Agency and Free Will

Something I noticed while reading this wikipedia article:

The theological doctrine of divine foreknowledge is often alleged to be in conflict with free will. After all, if God knows exactly what will happen, right down to every choice one makes, the status of choices as free is called into question.

I've wondered about that once or twice. I remember feeling very annoyed in Seminary once about this. (Mormon seminary is a daily thing when you're in high school. It's basically like Bible Study.) I kept pressing with the exact question stated above, and no answer seemed to satisfy. What doubled my displeasure was that other students echoed the Seminary teacher-- I felt certain that they had no idea what they were talking about and that I was the only one who really saw a conflict. I was arrogant.

I've come to learn that all things are before God. Is it possible that God sees time in a non-linear fashion, that He sees the changing future as we choose it? I think so.

It's hard to explain. Many have done so before me, and many will do so after me.

In the frame of milk before meat, it's easy to be consumed with discussion of such things. I suppose the bottom line is that issues like this are gristle; indigestible substitutes for meat. You either believe you have agency, or you don't. There's really no way to prove it, is there?

But there's the rub. I submit that because you cannot prove it, that is a proof that agency exists, and that it was God's idea. Imagine the fallout of being able to prove such a fundamental conundrum. How many people must change in the face of irrefutable proof that they have agency? Worse yet, what kind of fallout ensues from infallible proof that we don't have free will? I thank heaven that we can't prove it. I thank God that we must approach Him to find the truth; only then will we be unafraid to embrace it.


Peter said...

yeah that has always interested me. If God knows all things, and he knows how we will react in situations, how much of a "test" is this life? But I guess thats not exactly how it works. Or so I have been told.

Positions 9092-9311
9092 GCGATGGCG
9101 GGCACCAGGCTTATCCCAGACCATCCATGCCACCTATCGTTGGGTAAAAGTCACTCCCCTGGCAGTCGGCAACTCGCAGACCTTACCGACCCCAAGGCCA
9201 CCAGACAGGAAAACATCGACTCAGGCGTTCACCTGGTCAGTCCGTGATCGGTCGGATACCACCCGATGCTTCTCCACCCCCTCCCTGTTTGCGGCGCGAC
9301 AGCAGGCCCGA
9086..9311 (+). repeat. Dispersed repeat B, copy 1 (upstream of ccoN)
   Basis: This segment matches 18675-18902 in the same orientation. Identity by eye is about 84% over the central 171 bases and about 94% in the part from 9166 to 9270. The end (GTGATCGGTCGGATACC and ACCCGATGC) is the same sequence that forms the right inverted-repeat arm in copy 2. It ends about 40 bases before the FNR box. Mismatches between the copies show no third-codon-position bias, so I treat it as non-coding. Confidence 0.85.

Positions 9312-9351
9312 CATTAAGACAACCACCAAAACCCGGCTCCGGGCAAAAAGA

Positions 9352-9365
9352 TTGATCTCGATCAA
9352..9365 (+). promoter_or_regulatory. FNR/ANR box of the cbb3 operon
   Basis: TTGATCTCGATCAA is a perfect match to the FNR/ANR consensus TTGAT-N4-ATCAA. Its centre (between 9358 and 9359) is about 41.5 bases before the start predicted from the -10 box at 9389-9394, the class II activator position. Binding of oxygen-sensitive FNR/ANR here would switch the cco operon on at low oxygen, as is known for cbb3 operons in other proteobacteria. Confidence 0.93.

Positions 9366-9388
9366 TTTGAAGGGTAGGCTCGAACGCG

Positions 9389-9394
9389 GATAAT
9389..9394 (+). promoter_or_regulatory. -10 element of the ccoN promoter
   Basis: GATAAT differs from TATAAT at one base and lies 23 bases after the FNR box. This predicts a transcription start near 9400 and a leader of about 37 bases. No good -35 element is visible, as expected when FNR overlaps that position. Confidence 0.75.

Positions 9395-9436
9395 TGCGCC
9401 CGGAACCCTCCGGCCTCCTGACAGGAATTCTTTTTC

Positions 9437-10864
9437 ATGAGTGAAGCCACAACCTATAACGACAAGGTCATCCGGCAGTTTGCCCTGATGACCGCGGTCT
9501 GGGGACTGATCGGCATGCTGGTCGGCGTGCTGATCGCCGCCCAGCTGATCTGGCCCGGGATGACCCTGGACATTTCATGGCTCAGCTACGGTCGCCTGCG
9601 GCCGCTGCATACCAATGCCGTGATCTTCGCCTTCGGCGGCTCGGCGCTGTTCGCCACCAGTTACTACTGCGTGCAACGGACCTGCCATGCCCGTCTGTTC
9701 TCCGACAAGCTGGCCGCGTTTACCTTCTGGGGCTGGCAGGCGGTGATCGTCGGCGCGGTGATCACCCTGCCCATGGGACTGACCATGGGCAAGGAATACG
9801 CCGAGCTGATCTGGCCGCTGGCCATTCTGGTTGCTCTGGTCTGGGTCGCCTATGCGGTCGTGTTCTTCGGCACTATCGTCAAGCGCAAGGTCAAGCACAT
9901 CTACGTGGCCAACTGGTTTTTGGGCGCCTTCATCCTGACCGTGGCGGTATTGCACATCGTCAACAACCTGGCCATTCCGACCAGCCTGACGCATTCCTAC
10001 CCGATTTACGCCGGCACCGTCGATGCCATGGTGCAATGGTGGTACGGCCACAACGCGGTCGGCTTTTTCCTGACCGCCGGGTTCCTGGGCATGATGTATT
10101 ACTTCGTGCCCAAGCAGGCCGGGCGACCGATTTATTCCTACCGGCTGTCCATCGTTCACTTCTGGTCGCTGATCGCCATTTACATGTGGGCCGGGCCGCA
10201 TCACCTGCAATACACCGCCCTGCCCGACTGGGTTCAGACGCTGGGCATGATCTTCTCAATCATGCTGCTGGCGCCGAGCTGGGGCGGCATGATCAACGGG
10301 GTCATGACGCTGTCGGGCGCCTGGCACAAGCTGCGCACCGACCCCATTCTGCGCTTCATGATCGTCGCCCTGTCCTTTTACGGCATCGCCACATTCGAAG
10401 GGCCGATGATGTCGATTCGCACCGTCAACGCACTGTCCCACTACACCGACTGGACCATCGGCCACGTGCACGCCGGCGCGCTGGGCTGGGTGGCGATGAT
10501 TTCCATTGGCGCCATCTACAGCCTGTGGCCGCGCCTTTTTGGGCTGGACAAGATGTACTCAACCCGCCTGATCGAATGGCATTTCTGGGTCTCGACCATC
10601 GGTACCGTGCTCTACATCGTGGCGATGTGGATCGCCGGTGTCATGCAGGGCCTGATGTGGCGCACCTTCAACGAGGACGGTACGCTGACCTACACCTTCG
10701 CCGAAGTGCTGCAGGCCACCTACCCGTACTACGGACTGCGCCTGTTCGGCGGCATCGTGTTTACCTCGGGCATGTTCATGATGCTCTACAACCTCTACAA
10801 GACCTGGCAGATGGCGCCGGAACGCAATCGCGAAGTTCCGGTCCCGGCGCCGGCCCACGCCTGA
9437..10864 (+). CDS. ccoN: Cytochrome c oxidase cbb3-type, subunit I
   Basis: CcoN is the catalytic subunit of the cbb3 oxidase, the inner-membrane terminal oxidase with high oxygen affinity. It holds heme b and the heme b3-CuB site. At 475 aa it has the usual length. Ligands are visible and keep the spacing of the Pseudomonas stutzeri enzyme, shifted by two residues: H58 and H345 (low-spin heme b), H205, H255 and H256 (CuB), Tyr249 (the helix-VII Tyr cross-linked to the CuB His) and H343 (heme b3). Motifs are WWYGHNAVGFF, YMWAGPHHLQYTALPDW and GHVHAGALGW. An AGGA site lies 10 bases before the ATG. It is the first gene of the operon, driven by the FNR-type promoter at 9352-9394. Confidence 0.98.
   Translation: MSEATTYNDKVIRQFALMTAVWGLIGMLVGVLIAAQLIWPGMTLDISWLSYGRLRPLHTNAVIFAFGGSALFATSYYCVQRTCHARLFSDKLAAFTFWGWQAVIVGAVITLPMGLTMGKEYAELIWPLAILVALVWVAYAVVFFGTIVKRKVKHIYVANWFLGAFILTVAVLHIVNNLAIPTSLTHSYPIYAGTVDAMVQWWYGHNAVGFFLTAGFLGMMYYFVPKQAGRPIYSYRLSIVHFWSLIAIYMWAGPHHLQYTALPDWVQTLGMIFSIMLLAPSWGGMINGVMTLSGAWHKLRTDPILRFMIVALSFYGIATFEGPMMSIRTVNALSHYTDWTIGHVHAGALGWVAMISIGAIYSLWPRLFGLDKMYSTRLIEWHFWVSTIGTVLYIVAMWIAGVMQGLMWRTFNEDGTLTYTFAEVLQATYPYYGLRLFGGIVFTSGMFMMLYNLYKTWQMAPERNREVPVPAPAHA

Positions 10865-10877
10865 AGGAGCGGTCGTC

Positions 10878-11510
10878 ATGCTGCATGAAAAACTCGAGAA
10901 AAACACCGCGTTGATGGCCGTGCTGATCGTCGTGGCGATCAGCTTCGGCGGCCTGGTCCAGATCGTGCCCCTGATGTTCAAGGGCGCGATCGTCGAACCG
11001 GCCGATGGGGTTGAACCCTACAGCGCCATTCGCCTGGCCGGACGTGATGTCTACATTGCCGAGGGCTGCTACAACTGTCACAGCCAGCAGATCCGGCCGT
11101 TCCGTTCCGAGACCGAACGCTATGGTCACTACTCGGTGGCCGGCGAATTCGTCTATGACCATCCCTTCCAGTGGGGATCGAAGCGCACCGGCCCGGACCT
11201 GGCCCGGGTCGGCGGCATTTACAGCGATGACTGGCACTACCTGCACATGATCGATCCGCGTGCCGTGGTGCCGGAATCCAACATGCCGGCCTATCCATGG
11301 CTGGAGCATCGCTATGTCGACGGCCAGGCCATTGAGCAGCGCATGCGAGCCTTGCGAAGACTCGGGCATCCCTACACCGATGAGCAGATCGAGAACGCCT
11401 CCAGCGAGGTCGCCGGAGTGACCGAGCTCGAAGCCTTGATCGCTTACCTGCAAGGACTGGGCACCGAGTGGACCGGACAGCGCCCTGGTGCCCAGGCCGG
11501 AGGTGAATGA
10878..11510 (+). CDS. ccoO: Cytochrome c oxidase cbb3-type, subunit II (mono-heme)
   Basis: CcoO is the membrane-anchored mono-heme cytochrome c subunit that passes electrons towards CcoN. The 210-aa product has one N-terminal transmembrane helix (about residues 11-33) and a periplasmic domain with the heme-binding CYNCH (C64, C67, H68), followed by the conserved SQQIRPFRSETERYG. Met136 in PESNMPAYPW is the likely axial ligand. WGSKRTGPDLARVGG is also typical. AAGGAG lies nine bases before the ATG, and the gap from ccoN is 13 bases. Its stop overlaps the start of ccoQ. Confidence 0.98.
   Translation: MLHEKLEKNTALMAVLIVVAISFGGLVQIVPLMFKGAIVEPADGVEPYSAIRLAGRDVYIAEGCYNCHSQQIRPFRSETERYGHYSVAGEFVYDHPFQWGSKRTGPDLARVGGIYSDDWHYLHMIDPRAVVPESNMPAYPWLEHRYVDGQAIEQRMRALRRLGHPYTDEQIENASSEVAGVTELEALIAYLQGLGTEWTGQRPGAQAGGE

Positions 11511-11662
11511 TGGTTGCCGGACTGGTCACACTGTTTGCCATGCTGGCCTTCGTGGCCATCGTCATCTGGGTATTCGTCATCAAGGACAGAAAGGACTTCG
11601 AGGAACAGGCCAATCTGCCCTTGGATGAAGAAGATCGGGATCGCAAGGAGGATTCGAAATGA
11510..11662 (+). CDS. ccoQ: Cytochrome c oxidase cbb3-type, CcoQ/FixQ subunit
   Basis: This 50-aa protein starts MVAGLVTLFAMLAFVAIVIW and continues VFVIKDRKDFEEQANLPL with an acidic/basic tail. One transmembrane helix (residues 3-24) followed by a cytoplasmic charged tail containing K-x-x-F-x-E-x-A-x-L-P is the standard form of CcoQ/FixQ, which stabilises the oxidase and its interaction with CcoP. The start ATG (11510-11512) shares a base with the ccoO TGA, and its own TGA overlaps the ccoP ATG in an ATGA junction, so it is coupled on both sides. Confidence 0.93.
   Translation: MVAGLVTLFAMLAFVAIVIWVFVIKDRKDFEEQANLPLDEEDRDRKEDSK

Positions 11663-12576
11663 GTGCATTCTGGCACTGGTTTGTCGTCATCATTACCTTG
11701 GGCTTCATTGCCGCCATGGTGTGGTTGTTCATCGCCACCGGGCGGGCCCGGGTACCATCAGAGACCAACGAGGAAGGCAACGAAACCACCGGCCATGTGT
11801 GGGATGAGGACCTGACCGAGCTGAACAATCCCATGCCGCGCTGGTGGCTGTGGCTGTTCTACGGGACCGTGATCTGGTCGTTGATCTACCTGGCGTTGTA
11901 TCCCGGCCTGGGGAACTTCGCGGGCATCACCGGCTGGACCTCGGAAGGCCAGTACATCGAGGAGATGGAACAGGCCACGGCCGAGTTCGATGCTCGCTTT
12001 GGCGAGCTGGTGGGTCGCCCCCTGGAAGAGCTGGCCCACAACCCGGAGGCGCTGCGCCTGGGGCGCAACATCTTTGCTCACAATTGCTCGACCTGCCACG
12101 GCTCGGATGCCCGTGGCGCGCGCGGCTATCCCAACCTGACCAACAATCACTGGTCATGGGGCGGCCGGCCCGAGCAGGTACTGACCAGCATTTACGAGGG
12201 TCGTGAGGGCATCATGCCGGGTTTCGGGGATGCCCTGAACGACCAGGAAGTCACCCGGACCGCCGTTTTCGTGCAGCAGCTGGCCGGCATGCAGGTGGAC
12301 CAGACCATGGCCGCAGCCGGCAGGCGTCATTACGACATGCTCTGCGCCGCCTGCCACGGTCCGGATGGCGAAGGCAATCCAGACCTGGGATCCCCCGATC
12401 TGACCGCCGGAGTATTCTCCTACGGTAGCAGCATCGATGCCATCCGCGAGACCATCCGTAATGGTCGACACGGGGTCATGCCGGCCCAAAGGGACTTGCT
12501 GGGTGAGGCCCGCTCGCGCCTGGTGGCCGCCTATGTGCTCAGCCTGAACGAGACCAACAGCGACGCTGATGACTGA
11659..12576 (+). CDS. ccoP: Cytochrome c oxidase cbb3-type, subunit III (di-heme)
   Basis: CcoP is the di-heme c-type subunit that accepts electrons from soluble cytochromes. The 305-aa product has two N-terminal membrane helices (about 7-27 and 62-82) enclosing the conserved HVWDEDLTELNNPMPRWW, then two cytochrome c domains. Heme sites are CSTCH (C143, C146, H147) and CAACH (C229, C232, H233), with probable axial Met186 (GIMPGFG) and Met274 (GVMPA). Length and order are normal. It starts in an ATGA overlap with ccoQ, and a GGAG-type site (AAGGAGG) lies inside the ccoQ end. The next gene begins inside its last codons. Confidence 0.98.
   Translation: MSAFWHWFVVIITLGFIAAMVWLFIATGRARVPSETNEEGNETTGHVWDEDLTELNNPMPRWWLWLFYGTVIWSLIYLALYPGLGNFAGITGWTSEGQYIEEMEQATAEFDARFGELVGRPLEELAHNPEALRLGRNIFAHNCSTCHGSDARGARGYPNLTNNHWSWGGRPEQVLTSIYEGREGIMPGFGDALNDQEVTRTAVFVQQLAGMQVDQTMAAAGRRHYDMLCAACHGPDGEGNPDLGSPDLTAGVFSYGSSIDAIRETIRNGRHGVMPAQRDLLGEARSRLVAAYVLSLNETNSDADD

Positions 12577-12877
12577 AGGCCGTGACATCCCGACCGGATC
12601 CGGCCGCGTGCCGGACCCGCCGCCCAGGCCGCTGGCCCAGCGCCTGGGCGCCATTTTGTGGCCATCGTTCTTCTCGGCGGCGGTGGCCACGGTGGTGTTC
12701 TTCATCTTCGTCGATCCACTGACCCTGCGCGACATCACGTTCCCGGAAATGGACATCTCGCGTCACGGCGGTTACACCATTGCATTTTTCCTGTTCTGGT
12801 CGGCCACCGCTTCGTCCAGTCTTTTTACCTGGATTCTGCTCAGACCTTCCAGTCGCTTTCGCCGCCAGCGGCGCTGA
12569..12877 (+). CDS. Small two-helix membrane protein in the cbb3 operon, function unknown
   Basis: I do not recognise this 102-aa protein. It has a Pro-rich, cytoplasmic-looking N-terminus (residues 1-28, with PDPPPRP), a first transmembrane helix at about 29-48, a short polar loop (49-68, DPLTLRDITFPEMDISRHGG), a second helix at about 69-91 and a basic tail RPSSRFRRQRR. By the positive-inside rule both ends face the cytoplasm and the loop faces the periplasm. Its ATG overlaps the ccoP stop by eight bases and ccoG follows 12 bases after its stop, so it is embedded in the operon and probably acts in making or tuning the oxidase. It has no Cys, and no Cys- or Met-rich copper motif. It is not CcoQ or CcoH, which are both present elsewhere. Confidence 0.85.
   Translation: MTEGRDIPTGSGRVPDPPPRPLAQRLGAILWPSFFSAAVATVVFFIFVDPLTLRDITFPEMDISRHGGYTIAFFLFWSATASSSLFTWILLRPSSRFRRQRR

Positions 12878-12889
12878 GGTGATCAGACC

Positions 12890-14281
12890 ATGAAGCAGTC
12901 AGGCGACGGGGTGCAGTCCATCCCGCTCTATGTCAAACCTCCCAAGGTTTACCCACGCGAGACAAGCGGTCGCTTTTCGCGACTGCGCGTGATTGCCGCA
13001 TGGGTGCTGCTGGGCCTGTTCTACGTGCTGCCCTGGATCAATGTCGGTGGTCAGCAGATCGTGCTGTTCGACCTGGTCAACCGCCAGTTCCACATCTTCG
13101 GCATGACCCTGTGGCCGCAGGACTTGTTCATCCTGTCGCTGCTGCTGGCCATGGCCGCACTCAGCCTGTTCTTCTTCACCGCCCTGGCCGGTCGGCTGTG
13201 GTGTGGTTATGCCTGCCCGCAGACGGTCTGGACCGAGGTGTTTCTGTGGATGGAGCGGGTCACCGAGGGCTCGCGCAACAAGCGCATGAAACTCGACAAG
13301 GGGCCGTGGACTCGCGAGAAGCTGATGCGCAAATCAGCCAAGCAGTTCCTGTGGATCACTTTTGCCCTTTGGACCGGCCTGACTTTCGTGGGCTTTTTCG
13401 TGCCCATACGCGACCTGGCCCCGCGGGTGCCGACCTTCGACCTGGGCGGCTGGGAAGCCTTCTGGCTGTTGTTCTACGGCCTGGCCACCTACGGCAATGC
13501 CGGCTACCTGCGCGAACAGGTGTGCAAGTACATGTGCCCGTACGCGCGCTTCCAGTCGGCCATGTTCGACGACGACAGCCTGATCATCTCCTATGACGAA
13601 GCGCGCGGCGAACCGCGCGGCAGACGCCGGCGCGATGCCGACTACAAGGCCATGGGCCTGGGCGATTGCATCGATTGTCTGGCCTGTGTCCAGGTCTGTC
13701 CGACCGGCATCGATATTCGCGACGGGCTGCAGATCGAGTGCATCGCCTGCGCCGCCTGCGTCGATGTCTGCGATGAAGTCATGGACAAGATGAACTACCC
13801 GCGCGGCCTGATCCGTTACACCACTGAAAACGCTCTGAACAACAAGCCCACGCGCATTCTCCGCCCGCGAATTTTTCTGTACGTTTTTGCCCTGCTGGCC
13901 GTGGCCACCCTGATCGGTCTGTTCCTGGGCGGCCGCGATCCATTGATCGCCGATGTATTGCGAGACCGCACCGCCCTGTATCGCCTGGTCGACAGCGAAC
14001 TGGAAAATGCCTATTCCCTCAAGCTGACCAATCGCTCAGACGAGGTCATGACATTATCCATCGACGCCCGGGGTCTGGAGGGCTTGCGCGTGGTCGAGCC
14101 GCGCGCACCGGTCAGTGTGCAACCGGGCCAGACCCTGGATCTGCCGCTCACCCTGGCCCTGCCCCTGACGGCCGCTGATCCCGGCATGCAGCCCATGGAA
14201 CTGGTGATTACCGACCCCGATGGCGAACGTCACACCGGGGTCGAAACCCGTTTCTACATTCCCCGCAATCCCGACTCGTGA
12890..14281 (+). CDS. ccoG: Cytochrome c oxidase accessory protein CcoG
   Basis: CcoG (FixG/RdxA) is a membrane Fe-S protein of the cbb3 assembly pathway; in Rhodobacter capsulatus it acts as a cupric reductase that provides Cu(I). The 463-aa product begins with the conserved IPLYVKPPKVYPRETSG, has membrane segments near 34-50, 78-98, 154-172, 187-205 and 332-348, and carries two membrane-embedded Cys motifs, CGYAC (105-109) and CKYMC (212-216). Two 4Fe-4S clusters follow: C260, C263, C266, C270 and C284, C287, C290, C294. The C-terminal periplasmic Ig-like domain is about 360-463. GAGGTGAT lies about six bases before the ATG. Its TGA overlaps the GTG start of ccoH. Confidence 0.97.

sixline said...

Or so you've been told?

Is this really Peter or some other dude in his place?

That's the thing. It's not a question of what you've been told. It's a question of what you choose. You must exercise your free will; perceived or not. You must decide for yourself how God 'interferes' with your life. No one can prove it one way or another.

Frank said...

"because you cannot prove it, that is a proof that agency exists" is crazy talk. This is a logic fallacy, because the premise has nothing to do with the conclusion. I can easily say, "because you cannot prove it, it is proof that agency does not exist," and be just as correct/incorrect.

sixline said...


Without compulsory evidence, there is choice. Feigned or not, perceived or not, real or not. For what I am able to observe, there is choice. Any existential arguments about whether or not my choice was already made notwithstanding, I can choose. I can choose orange juice or milk. I can choose to believe in God or not.

Without proof that choice exists, or without proof that it doesn't exist, I am left to decide for myself yes or no-- being enticed by both sides.

That is why I take a lack of proof to be a proof that choice exists.

Frank said...

You selected orange juice or milk because of causal factors that made you select one over the other. Since the causal factors were in place before your selected milk or juice, you were destined to select one over the other. The idea of choice was but an illusion of your mind, itself caused by past influences and other causal factors.

If a "free agent" does exist within you, then how can it influence your actions? The only way for it to do so is to become a casual factor itself. But then it must also be subjugated to other causal factors, or it would be a random and chaotic entity.

sixline said...

I'm not saying we make choices without influence, Frank. But a presence of influence doesn't render invalid the choice to drink milk over orange juice.

It doesn't mean I'm predestined to choose one over the other, either. Because I feel like milk, or because I haven't had milk in a long time and my body needs it doesn't mean I *must* drink milk. Neither my body, my subconcious, nor the cosmos can change the fact that even if I want milk, I can still pick up the glass of orange juice.

Eeyore said...

So frank, what about the first time we try something? We've never had it, never experienced it. How can our decision to try it be based upon previous experiences?

A "free agent" doesn't exist within us and influence our choices. It's what allows us to make a choice. The whole concept of free agency, as in your example, is that we can even choose between milk and orange juice. If you're explanation is true, then there was never really any choice in the first place and we were always destined to get orange juice. Using that logic, we should do the same everytime we are presented with that option. Since we don't, there has to be some element of freedom associated with that.

Does that make sense?